Changes Proposed For Richmond Schools.

The Richmond (VA) Times-Dispatch Share to FacebookShare to Twitter (1/6) reports on plans by Richmond school superintendent Dana Bedden to improve performance by schools, which the school board reviewed on Monday night. The article highlights “three big changes;” new start times, and a later start time for high school students; extending teacher work weeks from 35 to 40 hours, and extending the work year for teachers “from 191 to the full 200 the state allows.” The Times-Dispatch notes that the extra time for teachers would be used for professional development.

WTVR-TV Share to FacebookShare to Twitter Richmond, VA (1/6) reports in its coverage that the plan also includes “less micro-management by the administration when it comes to hiring qualified teachers, including more bilingual, special education, and advanced placement instructors,” the hiring of 41 new employees, and a $23 million funding increase for salaries over three years.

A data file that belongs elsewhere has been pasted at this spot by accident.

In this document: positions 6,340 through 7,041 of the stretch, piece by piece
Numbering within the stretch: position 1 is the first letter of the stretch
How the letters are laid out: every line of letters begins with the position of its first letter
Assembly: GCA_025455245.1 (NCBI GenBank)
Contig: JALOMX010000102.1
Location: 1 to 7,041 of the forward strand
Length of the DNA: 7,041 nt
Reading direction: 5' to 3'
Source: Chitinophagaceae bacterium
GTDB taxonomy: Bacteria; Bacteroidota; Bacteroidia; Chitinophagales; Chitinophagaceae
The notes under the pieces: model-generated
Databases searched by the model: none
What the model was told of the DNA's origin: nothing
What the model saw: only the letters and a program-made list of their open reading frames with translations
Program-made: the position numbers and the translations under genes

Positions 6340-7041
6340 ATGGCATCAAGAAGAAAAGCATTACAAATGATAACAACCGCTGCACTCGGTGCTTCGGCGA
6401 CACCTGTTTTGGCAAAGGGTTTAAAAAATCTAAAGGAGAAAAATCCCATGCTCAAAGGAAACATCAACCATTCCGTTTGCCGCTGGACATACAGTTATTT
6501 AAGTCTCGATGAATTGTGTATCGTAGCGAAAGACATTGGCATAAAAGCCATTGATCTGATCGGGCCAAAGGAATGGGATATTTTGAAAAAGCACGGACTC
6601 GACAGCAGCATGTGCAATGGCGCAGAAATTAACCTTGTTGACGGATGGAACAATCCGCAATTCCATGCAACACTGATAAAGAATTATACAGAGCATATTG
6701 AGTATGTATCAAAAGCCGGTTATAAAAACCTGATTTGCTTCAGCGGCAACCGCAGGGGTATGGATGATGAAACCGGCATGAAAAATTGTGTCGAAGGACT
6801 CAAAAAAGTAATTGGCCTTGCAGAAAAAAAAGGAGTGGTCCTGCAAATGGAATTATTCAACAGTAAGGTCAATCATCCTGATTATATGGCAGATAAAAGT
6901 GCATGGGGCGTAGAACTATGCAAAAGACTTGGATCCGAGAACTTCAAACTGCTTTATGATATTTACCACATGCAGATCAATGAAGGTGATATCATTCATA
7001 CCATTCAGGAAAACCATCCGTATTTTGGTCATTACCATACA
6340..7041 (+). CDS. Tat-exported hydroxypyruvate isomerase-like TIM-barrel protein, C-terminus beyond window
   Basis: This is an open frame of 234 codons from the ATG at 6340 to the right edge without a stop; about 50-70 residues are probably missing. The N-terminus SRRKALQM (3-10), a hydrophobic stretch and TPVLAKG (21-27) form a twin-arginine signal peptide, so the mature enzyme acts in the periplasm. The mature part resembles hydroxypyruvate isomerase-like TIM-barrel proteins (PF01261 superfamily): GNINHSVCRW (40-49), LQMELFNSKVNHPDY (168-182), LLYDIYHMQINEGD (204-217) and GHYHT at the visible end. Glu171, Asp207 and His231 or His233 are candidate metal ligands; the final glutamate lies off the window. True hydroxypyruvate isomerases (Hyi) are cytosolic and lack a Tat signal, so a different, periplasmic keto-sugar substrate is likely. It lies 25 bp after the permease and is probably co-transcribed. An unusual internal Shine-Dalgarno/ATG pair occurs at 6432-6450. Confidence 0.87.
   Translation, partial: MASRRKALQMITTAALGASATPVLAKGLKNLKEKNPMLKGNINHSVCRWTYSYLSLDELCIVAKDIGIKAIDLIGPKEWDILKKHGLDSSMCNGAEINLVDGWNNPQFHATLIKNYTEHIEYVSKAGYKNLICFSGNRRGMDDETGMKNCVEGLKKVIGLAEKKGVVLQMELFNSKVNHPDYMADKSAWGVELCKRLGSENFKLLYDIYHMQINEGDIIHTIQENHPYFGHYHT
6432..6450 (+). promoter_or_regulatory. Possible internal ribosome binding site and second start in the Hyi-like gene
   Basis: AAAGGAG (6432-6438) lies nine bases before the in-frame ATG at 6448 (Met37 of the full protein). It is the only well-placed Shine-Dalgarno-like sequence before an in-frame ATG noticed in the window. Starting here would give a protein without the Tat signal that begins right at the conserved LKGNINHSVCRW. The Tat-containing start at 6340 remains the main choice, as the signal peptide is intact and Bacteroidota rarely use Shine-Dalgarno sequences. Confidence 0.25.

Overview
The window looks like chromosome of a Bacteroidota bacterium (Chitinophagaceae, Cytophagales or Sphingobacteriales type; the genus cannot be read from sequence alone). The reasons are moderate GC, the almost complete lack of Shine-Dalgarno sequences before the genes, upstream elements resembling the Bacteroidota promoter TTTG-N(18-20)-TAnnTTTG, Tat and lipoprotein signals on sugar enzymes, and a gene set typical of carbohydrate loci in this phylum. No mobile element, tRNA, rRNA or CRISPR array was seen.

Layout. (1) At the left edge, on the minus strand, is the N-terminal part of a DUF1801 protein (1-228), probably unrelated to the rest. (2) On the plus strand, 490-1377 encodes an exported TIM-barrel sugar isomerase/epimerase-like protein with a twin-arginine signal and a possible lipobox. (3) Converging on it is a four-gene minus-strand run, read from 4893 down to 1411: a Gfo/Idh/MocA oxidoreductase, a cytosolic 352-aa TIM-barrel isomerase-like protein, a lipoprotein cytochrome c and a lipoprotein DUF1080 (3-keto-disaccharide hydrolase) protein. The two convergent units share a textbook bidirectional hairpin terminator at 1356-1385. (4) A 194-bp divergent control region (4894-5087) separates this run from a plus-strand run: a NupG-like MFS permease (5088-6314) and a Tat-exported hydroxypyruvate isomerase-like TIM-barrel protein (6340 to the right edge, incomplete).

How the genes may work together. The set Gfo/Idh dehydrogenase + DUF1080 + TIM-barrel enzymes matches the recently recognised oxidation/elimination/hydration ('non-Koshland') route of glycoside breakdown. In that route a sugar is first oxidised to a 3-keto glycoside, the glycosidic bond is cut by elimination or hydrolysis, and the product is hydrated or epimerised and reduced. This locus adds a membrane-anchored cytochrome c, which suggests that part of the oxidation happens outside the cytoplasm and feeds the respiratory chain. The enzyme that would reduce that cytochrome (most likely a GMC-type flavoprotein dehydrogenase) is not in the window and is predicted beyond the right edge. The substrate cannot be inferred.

Editorial Slams New Teaching Standards In South Carolina.

In an editorial, the Columbia (SC) State Share to FacebookShare to Twitter (1/5) harshly criticizes the opponents of South Carolina’s Common Core standards, calling the new standards developed by a panel to tweak them “an incoherent mess” and “a huge step backwards, a dumbing-down of what students are now being taught.” The State criticizes the Common Core opponents for complaining about public waste and then costing the state upwards of $166 million, and says the Education Department and the Education Oversight Committee should refuse to approve the new standards “unless or until” superior requirements are introduced.

Vancouver School’s Use Of Classroom Technology Examined.